Hound of the Baskervilles has a special place in The Sherlock Holmes canon. Arthur Conan Doyle’s story is substantially longer than the typical Holmes outing, allowing him to weave two distinct mystery tales together. It’s also remarkable for putting Watson at center stage for a significant part of the book, allowing the sidekick a turn as the protagonist. And last but not least, it has been adapted as a movie more than any other Holmes tale, beginning with a silent version made in Germany in 1914. This week I recommend one of the better adaptations, and the first to be shot in color, namely the 1959 Hammer Films version.

The plot of the book concerns Holmes’ investigation of the ancient, wealthy, Baskerville family, and the curse of a demonic hound which has allegedly brought ruin upon them for generations. Holmes and Watson must solve the mystery about how the latest Baskerville has died, protect the new heir (Sir Henry Baskerville), and also cope with a mentally ill mass murderer named Selden who has broken out of prison and roams the moors near Baskerville Hall. I won’t ruin it for you in case you haven’t read it, but it’s a compelling mystery with more suspense and horror elements than most of Doyle’s shorter Holmes stories.

The 1959 version, playing to the studio’s strengths, puts the accent on the horror elements of the novel. Who better than Hammer to give us fog-shrouded moors and ruined abbeys in the English countryside? Hammer also wisely cast their most reliable stars, Peter Cushing and Christopher Lee, in the major roles of Sherlock Holmes and Sir Henry Baskerville, respectively. Cushing’s interpretation of Holmes is true to the book, rendering the detective as eccentric, brilliant, and not particularly warm. Lee’s performance as well as Peter Bryan’s strong script make Sir Henry a more substantial and engaging character than he is in the book. As mentioned, this particular story also needs a strong Doctor Watson, and André Morell is well up to the task. Terence Fisher, an old hand at Hammer, directs as deftly as ever.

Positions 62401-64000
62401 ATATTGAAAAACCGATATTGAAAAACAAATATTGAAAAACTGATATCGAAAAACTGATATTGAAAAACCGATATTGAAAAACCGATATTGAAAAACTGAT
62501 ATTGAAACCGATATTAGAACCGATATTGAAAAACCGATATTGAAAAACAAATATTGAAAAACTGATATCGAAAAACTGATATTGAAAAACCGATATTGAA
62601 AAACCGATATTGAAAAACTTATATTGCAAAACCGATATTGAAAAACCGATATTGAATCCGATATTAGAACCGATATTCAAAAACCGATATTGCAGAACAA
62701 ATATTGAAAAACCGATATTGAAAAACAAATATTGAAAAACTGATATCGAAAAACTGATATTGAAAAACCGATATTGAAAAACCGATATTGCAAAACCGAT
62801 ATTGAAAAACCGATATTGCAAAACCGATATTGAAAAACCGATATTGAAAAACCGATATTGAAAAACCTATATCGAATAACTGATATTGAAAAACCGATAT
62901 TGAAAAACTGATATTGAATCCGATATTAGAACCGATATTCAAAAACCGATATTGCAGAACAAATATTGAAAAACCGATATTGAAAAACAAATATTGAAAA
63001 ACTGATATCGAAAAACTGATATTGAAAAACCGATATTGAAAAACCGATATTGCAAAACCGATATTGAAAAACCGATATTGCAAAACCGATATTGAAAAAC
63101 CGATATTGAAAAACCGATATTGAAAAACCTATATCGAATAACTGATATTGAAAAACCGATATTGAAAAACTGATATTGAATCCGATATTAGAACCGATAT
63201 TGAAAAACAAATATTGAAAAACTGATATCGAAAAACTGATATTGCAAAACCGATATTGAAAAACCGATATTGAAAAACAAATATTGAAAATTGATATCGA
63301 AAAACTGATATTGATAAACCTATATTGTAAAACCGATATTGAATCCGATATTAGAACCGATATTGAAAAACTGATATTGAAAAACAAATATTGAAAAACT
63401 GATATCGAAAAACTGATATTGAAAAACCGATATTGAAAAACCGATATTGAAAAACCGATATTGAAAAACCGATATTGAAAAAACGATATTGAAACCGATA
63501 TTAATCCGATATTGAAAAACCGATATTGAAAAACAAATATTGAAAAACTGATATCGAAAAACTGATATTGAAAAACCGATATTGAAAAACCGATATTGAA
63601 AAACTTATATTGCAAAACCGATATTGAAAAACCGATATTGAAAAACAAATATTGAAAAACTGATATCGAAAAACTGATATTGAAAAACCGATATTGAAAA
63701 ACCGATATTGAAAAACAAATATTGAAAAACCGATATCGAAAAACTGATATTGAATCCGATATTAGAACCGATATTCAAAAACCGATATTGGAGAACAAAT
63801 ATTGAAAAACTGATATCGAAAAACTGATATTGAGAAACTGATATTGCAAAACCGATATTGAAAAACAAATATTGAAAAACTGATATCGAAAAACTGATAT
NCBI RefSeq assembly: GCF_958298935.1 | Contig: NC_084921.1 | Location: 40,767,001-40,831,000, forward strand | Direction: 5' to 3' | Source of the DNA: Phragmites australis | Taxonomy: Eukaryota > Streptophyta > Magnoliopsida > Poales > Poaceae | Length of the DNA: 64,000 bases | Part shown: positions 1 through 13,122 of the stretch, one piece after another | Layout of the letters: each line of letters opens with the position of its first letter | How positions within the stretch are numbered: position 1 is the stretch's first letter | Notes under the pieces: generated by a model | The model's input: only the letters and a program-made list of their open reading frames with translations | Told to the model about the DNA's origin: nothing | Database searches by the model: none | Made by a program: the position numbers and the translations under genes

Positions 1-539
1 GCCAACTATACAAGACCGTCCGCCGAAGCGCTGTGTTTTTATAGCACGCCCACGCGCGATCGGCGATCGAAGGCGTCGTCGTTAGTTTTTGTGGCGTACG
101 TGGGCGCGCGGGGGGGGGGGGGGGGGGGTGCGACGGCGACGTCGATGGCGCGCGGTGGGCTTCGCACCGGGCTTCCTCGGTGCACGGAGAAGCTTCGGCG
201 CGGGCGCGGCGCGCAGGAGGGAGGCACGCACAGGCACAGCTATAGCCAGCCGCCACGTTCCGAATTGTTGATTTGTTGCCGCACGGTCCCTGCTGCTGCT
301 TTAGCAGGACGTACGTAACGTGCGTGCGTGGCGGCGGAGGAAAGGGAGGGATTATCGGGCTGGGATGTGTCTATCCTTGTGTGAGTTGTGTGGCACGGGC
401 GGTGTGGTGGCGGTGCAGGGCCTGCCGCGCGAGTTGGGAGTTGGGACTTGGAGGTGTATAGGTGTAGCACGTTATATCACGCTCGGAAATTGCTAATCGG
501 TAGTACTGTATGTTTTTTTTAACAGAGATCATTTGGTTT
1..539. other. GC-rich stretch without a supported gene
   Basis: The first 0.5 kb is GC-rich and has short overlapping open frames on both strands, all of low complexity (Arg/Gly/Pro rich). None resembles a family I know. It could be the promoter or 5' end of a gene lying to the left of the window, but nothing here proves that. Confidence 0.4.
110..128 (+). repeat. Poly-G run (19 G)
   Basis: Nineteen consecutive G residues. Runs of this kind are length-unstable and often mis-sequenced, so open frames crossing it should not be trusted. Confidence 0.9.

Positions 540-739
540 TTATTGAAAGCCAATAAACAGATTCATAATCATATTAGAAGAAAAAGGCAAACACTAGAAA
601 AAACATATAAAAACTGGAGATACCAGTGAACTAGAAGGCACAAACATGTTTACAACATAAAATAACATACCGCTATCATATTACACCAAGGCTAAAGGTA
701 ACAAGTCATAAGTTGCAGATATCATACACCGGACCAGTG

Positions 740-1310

Being a Hammer film, the 1959 version also throws in some décolletage and sex in the person of Maria Landi. Bryan’s script also changes her character’s role from what it was in the book, which may be objectionable to Holmes purists. But I found it a refreshing take, and one that gives the film a more jaundiced take on the aristocracy than did the book and other film adaptations of it.

You can watch this worthy adaptation of a beloved novel for free and legally on Dailymotion.

Some other adaptations I would recommend:

The handsomely produced 1939 version with Basil Rathbone as the great detective; the Livanov/Solomin adaptation from the utterly brilliant Soviet cycle of Holmes’ films; the little known Sy Weintraub production starring Ian Richardson; and the justly respected Granada Television version starring Jeremy Brett.

And a few to avoid: The disappointing 2002 version with Richard Roxburgh as Holmes; the yet worse Stewart Granger/William Shatner 1972 television version; and the execrable 2000 version starring the guy who played Max Headroom.

Weekend Film Recommendation: Across 110th Street